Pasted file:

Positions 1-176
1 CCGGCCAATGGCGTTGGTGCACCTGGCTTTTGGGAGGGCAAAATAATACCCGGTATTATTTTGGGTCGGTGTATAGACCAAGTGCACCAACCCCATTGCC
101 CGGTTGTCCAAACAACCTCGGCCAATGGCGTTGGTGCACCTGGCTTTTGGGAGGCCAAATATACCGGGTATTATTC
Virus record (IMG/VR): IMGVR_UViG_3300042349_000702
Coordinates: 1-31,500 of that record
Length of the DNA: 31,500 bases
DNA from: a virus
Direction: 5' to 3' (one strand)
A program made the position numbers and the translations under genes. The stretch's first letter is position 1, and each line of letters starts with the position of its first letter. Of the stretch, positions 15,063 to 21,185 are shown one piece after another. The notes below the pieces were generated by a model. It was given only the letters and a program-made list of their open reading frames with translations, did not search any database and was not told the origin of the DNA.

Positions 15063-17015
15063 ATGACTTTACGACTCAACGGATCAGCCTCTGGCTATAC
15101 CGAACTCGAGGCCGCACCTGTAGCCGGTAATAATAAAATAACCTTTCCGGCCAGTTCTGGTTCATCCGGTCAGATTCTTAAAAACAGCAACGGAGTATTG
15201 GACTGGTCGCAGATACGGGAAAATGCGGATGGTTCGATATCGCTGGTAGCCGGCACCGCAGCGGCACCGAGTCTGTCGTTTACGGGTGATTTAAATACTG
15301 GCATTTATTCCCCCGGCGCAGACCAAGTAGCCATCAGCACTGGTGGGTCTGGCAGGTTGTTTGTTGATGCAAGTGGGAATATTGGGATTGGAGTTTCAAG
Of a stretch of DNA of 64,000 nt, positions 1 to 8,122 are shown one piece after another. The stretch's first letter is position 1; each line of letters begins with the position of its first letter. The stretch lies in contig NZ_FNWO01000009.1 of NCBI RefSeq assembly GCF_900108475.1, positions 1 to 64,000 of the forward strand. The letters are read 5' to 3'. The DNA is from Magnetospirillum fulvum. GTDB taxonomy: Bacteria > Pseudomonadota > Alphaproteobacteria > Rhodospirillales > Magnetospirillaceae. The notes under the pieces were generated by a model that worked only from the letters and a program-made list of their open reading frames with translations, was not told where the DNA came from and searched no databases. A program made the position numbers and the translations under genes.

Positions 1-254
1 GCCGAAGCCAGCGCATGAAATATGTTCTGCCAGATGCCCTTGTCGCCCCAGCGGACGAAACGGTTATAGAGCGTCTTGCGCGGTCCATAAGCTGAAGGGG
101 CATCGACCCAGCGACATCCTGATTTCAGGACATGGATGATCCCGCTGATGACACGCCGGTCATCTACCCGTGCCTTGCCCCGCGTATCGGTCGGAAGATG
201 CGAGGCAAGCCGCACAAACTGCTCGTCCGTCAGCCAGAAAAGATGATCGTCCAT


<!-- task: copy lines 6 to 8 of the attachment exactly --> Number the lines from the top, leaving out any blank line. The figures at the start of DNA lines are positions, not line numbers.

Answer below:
Length of the DNA: 31,500 bases
DNA from: a virus
Direction: 5' to 3' (one strand)